Roll out initiatives to create additional foundational stability.

Rebuild overseas business divisions from the ground up. Introducing policies on organization and human resource allocation in Japan. Enhance business infrastructure by implementing PDCA cycle in a timely and appropriate manner.

One of the biggest elements of this pillar is that they intend to focus more on working in collaboration between divisions to “enable greater mobility of talent between them and the Group’s publishing functions overseas.” Noting that the relationship between it’s divisions is the first step to getting more talented employees to share their ideas and collaborate only widens the talent pool. There’s no bad outcome to broadening the net and greeting more creative minds together, and this will hopefully reflect in their new ideas as well as their tried and true IPs. They also plan to have better training for new graduates  “and introduce internal education programs” to better support junior and mid-level employees. Seeing a game company realize the importance of supporting their younger/newer workforce is an objectively fresh take in today’s industry, and shows that they are interested in the longevity of their workforce and see a benefit to investing in them. There’s also a push to have “greater visibility into business activities” as they embrace a hybrid-style work environment which they project will build a better work environment that will “unleash creativity for its development teams.”

Pillar 4 

Strike a balance between shareholder return and growth investment when allocating capital.

Earmarks a maximum of ¥100 billion for total strategic investments over a three-year period (¥20 billion earmarked for share buybacks for the next one year).  As regards growth investments, the Group will carefully select investment opportunities that contribute to the enhancement of corporate value and will utilize insights from its own businesses.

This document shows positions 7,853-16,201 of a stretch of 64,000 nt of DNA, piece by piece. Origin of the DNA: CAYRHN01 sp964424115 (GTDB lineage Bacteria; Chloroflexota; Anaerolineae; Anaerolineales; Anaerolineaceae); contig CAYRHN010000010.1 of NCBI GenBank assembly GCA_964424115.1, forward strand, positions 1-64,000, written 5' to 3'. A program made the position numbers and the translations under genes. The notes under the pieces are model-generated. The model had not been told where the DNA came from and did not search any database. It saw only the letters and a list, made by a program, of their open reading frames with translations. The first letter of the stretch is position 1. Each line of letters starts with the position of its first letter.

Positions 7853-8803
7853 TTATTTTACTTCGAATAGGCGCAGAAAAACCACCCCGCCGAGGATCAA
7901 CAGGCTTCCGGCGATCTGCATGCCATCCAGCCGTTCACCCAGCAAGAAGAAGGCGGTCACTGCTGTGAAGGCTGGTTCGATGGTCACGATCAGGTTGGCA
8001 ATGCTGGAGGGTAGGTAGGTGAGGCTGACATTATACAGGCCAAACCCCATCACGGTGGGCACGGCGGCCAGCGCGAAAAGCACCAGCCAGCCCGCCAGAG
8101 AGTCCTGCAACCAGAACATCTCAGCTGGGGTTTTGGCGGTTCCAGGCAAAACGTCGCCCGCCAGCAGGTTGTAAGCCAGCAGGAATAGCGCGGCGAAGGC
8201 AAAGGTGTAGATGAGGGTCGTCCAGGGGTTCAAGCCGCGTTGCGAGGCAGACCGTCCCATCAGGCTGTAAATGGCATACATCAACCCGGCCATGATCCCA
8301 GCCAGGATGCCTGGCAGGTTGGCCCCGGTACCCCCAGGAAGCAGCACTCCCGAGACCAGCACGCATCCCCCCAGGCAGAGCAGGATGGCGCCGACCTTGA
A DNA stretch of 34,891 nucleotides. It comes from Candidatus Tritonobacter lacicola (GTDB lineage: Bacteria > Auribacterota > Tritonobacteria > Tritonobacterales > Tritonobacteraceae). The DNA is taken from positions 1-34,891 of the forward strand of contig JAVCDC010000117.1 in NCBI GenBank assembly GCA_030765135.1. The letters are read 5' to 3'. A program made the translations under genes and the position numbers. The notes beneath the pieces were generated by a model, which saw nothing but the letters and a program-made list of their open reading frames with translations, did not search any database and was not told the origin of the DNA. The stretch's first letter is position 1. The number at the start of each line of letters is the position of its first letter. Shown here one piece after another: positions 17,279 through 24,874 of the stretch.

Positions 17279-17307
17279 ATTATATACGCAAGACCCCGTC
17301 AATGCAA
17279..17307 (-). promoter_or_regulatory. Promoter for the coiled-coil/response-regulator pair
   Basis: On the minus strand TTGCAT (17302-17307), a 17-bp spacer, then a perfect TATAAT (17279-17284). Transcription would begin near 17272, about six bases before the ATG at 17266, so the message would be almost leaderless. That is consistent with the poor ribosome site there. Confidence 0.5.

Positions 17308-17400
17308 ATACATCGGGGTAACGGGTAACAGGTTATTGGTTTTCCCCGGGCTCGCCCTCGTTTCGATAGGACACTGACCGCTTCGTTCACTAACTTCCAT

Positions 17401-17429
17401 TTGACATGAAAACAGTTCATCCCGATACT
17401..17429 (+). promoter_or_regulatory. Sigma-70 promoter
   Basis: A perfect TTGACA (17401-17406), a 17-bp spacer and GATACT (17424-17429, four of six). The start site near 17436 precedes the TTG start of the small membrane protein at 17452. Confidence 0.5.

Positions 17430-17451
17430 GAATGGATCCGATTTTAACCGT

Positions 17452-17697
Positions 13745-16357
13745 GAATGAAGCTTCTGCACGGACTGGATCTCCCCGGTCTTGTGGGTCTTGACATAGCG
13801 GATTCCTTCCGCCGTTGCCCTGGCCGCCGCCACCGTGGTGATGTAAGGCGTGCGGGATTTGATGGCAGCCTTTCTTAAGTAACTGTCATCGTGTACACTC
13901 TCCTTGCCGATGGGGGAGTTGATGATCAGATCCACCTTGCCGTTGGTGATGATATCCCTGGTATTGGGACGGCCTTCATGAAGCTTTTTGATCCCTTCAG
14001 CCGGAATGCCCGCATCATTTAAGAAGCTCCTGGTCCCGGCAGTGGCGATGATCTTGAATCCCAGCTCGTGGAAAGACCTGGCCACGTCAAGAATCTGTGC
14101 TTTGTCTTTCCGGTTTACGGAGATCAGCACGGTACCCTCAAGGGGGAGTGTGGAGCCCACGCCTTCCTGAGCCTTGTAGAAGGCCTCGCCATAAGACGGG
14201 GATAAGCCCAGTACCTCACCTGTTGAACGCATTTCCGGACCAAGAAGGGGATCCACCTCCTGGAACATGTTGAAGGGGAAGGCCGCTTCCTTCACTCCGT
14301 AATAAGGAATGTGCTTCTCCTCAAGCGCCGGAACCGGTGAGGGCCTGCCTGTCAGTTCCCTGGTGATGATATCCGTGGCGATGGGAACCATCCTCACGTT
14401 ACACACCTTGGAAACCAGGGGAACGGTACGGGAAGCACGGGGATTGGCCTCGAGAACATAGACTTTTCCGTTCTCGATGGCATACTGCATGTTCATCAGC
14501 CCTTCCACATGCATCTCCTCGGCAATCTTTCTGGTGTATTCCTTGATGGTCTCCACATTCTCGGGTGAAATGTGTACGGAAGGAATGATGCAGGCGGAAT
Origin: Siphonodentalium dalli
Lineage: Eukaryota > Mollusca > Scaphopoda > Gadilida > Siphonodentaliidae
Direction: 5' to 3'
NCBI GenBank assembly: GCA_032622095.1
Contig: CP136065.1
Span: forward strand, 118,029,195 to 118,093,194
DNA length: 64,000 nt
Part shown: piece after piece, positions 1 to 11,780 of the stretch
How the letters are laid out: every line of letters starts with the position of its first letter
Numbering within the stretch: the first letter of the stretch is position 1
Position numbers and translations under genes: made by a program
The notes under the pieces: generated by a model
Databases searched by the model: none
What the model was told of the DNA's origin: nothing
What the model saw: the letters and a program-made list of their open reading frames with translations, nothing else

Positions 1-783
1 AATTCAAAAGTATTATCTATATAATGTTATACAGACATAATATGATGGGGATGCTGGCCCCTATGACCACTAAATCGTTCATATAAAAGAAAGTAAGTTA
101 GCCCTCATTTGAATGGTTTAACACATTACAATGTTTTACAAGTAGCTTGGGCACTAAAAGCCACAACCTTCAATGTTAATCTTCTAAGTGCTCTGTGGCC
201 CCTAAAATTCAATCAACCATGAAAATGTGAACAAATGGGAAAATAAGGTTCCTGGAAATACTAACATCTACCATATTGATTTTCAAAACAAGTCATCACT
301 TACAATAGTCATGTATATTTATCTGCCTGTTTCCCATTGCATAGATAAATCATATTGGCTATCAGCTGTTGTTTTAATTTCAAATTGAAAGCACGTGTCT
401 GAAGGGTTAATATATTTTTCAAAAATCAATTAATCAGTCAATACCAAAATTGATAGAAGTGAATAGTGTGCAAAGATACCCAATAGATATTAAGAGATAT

Although it's a controversial subject in today's gaming industry, it’s worth noting that many businesses have gotten to where they are today by focusing on investors and shareholders. This pillar recognizes the responsibility they have to these investors while balancing the interests of the public they rely on to enjoy and purchase their games. Square Enix does plan to “strive to further enhance its corporate value” as any functional company should, but the other pillars look like they aim to keep the company accountable to make their work environment positive and turn out games that they are proud of making. 

Another interesting tidbit is the statement that “The amusement market has returned to pre-pandemic conditions.” The world isn’t at as much of a standstill as it was in the pandemic, and the gaming industry has reflected that. People are spending more time with each other out and about and less time within their homes than they had the last few years. This could be interpreted in a myriad of ways, like preparing for lower-profit years and decline, but viewing this as picking up where they let off pre-pandemic puts this into a perspective that doesn’t motivate a company to prepare for the worst. 

Overall, it seems like this is a promising business plan that aims to produce quality over quantity while preserving and enriching the workforce and keeping investors and shareholders happy. What do you think of these four pillars? Let us know!


Replies • 23

Lonely hoarder

Remakes and ports of old games so nothing new here.


'Enhance productivity by optimizing the development footprint in the Digital Entertainment (DE) segment' 

I got buzzword bingo !!